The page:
by John Folks
It wasn’t that long ago that those of us in the business travel and convention industries were cringing at comments from our government officials and negative press around meetings and incentives. “Boondoggles,” “unnecessary extravagances,” and “shameful wasted spending” were common adjectives, and our industry felt the pressure as organizations pulled back on meetings.
However, over the last several years, President Obama has changed his position, at least in part due to the meetings industry economic impact study that was released a year ago. The Travel Promotion Act was enacted this past year, and last week, at Walt Disney World, President Obama announced the need for a national travel strategy that would include making the visa process easier for international visitors.
Why is this important? Estimates are that our cumbersome visa process kept over 70 million international visitors from entering the US over the last 10 years, which translated into over $600 billion in lost revenue. Yes, we all want to stay safe, but most western countries have an easier visa process and requirements than we do, and we need to be more competitive to show the international business community they are welcome at conventions on American soil. A travel strategy is a good start, but a strategy is merely a roadmap until someone takes the wheel and drives. Help spread the word that more needs to be done, and let’s hope there’s plenty of gas in the car.
By John Folks
As I flew back from IMEX America last week (http://www.imexamerica.com), I was reminded of what a great industry we work in – not only because of the community of outgoing and fun people we get to work with every day, but because we also get to meet so many interesting people from around the world at events like IMEX. I couldn’t help but be energized by the variety of languages I heard, regional costumes I saw, and interesting snacks I sampled as I made my way though the bevy of booths and international pavilions in the Sands Expo Center. Certainly it’s a vibrant trade show experience, but what makes it truly successful is that business is getting done there. The “hosted buyer” model of IMEX requires us (the buyers) to make (and keep) a minimum number of appointments with our choice of exhibitors over the course of the 3 day show. In exchange for that one-on-one time, the exhibitors bear the cost for our travel to and accommodations in Las Vegas. The benefit to the buyer is the opportunity to learn about new places and spaces, as well as to expand our Rolodex of reliable destination experts, global partners that are critical to planning and executing successful events outside the US.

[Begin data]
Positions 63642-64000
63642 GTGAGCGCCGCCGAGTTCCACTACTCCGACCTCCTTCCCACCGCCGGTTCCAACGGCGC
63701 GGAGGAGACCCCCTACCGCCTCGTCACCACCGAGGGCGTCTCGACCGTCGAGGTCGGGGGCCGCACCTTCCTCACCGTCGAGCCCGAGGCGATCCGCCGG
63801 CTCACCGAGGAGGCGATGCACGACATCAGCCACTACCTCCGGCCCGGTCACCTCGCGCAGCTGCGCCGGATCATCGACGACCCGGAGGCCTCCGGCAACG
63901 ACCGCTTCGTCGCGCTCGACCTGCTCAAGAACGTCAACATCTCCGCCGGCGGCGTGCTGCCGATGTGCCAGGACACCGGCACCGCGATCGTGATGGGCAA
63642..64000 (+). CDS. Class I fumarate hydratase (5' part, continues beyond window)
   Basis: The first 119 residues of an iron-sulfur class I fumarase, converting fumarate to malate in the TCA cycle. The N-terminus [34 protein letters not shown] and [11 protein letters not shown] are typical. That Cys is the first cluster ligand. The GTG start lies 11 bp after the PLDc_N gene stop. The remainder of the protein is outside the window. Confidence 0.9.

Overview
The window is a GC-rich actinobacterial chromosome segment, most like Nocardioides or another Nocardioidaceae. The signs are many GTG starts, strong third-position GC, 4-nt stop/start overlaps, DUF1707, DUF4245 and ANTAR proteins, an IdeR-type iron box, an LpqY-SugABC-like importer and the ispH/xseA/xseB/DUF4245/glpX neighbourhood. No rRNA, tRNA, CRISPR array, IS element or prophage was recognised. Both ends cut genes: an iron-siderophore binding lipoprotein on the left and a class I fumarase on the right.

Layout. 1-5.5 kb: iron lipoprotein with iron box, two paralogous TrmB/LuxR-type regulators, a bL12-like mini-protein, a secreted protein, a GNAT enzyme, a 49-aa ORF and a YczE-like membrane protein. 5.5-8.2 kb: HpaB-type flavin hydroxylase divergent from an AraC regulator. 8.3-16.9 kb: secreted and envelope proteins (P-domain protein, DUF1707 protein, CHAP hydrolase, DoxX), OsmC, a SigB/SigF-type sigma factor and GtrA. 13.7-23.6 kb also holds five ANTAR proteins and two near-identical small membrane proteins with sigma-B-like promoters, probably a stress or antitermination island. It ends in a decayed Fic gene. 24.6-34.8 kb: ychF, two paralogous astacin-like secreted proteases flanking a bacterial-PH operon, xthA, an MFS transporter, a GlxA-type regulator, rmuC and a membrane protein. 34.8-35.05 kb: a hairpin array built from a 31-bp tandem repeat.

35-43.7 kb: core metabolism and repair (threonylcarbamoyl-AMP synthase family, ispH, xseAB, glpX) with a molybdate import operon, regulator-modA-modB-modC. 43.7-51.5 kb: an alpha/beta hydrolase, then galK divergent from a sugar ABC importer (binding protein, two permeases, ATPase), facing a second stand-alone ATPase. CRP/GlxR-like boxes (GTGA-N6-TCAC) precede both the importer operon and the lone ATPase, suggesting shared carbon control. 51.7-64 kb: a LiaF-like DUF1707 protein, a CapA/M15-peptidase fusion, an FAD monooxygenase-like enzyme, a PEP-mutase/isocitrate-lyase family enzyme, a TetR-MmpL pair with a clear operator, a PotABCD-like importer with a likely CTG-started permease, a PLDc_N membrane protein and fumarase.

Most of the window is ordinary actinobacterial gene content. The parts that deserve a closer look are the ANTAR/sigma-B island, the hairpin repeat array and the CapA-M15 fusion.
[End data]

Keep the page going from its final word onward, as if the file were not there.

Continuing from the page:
Over the years, attending shows like IMEX, I’ve been fortunate to meet a lot of wonderful people from many different countries and destinations. Cultivating and growing this network has become a passion, and rarely do I travel somewhere and not know someone there. What I find that binds us all together in this industry is our love of travel and discovery, and the joy we get from bringing the world and the people in it a little bit closer, face to face. And with so many global issues effecting all of us these days, a little face to face time with new international friends helps remind us that despite the news, there are a lot of good things going on in the world, too!
So, if you haven’t attended (or planned) an international meeting, make a point of doing so soon. But I will warn you, your world will get a little bit smaller.
by Katie Callahan-Giobbi
Fun in Mexico
In preparation for my recent trip to Mexico, I asked several meeting planner friends of mine what their impression was of Mexico as a meetings destination. I was organizing my thoughts for a speech I was to give to the Mexican tourism and destination marketing community. Not surprising, I heard many positive comments about what a beautiful, hospitable country Mexico is. I heard all about the great food, rich history and outstanding hotels and meeting facilities. At the same time, I heard loud and clear that Mexico’s biggest problem is safety and security.
Is it safety and security? Or is it the perception of safety and security? During my trip I had the good fortune of sitting next to a very smart, accomplished and very successful Mexican hotelier. When we talked about this topic he told me in a very straight-forward way that there are cities in the US that have a higher crime rate per capita than all of Mexico. Mexicans do not deny there is unrest in certain parts of their country. Even so, it is a mistake to assume the entire country is a battleground. In fact, the most troubled areas are hundreds and hundreds of miles away from almost all of the convention and meeting destinations in the country. It would be like assuming that if the crime rate suddenly went up in New York, Chicago and Los Angeles would be less safe as well.
While doing my homework for this trip, I also learned that 97% of Americans who visit Mexico rate their experience as “extremely satisfied or satisfied.” That’s impressive. I also learned that tourism overall accounts for 9% of Mexico’s GDP compared to 2.7% in the US economy. President Felipe Calderon has declared 2011 as “The Year of Tourism”…and rightfully so. If my economy was that dependent on tourism, I would declare EVERY year the year of tourism. Kudos to President Calderon.
Yes, Mexico is battling a drug war, but perhaps even more threatening to the livelihood of their people and the meetings industry, they are fighting a bigger war against the public perception of safety and security. This is one battle that can be overcome with facts.